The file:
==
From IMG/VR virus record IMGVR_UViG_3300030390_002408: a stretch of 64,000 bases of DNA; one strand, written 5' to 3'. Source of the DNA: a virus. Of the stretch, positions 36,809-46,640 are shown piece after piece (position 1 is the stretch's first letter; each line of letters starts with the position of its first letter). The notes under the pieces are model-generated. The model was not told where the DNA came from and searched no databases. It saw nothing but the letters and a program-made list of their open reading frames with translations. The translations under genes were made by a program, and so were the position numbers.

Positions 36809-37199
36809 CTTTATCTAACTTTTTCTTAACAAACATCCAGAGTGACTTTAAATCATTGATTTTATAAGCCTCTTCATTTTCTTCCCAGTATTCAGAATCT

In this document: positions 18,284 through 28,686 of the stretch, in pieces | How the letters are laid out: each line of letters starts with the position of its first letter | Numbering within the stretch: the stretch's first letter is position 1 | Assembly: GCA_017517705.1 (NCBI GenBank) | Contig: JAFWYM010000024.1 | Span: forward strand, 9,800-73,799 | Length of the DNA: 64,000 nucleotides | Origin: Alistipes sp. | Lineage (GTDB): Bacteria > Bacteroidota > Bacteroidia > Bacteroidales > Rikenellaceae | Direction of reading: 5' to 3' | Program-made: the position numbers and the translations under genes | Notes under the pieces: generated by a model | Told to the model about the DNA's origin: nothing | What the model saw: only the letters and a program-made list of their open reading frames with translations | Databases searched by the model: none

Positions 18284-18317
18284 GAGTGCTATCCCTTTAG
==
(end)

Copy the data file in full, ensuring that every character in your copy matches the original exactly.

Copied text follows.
From IMG/VR virus record IMGVR_UViG_3300030390_002408: a stretch of 64,000 bases of DNA; one strand, written 5' to 3'. Source of the DNA: a virus. Of the stretch, positions 36,809-46,640 are shown piece after piece (position 1 is the stretch's first letter; each line of letters starts with the position of its first letter). The notes under the pieces are model-generated. The model was not told where the DNA came from and searched no databases. It saw nothing but the letters and a program-made list of their open reading frames with translations. The translations under genes were made by a program, and so were the position numbers.

Positions 36809-37199
36809 CTTTATCTAACTTTTTCTTAACAAACATCCAGAGTGACTTTAAATCATTGATTTTATAAGCCTCTTCATTTTCTTCCCAGTATTCAGAATCT

In this document: positions 18,284 through 28,686 of the stretch, in pieces | How the letters are laid out: each line of letters starts with the position of its first letter | Numbering within the stretch: the stretch's first letter is position 1 | Assembly: GCA_017517705.1 (NCBI GenBank) | Contig: JAFWYM010000024.1 | Span: forward strand, 9,800-73,799 | Length of the DNA: 64,000 nucleotides | Origin: Alistipes sp. | Lineage (GTDB): Bacteria > Bacteroidota > Bacteroidia > Bacteroidales > Rikenellaceae | Direction of reading: 5' to 3' | Program-made: the position numbers and the translations under genes | Notes under the pieces: generated by a model | Told to the model about the DNA's origin: nothing | What the model saw: only the letters and a program-made list of their open reading frames with translations | Databases searched by the model: none

Positions 18284-18317
18284 GAGTGCTATCCCTTTAG